This bookwork was published in conjunction with Fade to Black, an exhibition pairing Joy Walker’s tape installations with photo-based prints of altered sheets of paper. Breaking from exhibition catalogue conventions, we allowed the design concept to naturally evolve from a series of loose conversations between the artist and designer Andrew Di Rosa, and his response to Walker’s works. Often beginning with a set of formal structures into which she introduces the element of chance as a creative tool, Walker’s practice is characterized by a series of small, simple actions that yield quietly monumental results. Accordingly, in order to emphasize experience over reading, the bookwork is intentionally as void of words as possible. We used an extremely thin paper that echoes the ephemeral nature of Walker’s materials. The qualities and sensitivities of Walker’s work are further enhanced when read through semi-transparent pages, which allow different works to overprint. The reader is presented with two readings from a single work: the faded works are seen alone and then coupled with superimposed images of sketchbook drawings that are the foundation for her tape works, and vice versa. The pairing of these images across each spread also draws out the visual relationship between these distinct bodies of work, which are rooted in Walker’s interest in process, repetition, pattern, line, and geometry, and share an approach that bridges drawing and sculpture. The cover is an oversized double-sided poster variant of the book page, folded around the book and fastened with two white staples. When stacked, the spines playfully engage with line and pattern. Much as Walker calls attention to the ephemeral and overlooked elements of everyday life through her subtle manipulation of common materials, the thoughtful bookwork design encourages readers to engage with and reflect on the subtleties of Walker’s work.Published by Rodman Hall Art Centre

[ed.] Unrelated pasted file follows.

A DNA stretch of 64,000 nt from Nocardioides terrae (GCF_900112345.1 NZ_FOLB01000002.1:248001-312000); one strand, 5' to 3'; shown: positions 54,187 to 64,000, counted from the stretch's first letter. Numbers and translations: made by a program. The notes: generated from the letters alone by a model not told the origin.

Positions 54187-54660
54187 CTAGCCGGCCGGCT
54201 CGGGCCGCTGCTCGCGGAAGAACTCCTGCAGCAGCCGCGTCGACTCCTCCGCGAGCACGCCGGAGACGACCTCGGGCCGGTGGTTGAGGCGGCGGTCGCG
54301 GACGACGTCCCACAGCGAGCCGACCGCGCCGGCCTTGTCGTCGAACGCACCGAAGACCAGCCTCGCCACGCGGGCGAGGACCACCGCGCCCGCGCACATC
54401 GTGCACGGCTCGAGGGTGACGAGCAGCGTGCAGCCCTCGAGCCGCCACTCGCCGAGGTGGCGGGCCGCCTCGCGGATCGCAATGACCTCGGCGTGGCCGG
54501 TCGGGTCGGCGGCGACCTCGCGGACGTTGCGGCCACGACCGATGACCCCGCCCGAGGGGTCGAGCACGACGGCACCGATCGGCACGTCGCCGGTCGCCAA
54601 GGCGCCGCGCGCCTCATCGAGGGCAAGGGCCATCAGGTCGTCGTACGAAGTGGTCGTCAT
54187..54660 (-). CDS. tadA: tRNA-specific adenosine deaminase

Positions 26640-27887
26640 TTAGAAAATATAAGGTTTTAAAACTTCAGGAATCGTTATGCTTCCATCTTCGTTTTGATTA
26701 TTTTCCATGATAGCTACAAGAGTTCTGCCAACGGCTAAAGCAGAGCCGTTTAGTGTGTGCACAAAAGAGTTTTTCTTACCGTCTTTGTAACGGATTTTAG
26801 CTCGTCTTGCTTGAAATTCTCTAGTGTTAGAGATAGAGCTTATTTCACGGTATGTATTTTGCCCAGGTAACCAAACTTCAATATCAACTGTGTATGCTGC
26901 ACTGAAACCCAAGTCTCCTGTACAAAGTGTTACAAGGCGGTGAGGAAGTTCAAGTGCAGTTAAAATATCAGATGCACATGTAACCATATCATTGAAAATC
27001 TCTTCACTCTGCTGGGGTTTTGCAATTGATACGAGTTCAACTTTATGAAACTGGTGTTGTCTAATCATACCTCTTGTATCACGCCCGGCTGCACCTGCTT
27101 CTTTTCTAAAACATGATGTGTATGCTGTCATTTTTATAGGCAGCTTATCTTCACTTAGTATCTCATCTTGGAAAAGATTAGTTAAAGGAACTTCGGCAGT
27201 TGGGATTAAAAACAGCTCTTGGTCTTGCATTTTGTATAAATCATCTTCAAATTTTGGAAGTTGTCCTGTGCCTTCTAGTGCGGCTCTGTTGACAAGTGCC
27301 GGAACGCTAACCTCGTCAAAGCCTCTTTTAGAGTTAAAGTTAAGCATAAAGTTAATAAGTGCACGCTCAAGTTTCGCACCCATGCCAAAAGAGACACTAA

6×9 inches, 32 pp, full-colour offset, perfect-bound, 2013
Edition of 1000
More info: http://www.joynwalker.com/
Available from: http://www.brocku.ca/rodmanhall
Joy Walker is a Toronto based artist and sometimes curator. She is interested in pattern, process and systems of repetition and, at the same time, in embracing chance by presenting moments of accidental wonder. Walker’s practice includes printing, photography, drawing, video and sculpture. Walker’s recent solo exhibitions include Things Change at MKG127, Toronto; Fade to Black at Rodman Hall Art Centre/Brock University, St. Catharines; and Between The Lines at Harbourfront Centre, Toronto. Recent group exhibitions include More Than Two (Let It Make Itself) at The Power Plant, Toronto and Semicolon Hyphen Bracket at MKG127, Toronto. Her work is included in numerous private and public collections. Walker has been programming *QueenSpecific, a window gallery on Queen St. West in Toronto, since 2008. She is represented by MKG127 in Toronto.
Rodman Hall Art Centre is a vital exhibition space for contemporary art, dedicated to enriching lives by connecting people to art and by providing accessible and meaningful opportunities for learning. As a public art gallery serving the Brock University community and the broader Niagara region, Rodman Hall encourages interdisciplinary conversations in the arts for new and diverse audiences though exhibitions, publications, public programs and educational offerings. The building is a unique facility comprised of a modern addition to the historic home of Thomas Rodman Merrit on a nine-acre property including a tiered escarpment garden that borders the Twelve Mile Creek. Presenting important bodies of work by artists from the Niagara region and from across Ontario and Canada, Rodman Hall encourages experimentation in exhibitions and publications, often adopting a collaborative curatorial approach and providing opportunities for the creation of new and site-responsive works and facilitating projects between artists. Rodman Hall prioritizes working with artists to develop unique publications that extend the exhibition beyond the gallery by emphasizing sensitive, responsive design that echoes the character of the work presented, while also contributing to contemporary art discourse through critical texts. Recent examples include Catherine Heard: Theatrum Mundi (2010), designed by factor[e] design initiative in consultation with Catherine Heard; Micah Lexier: A Week At A Glance (2011), designed by Tom Koken with Micah Lexier; and the forthcoming bookwork Olia Mishchenko: Ravine World, designed by Lewis Nicholson with Olia Mishchenko.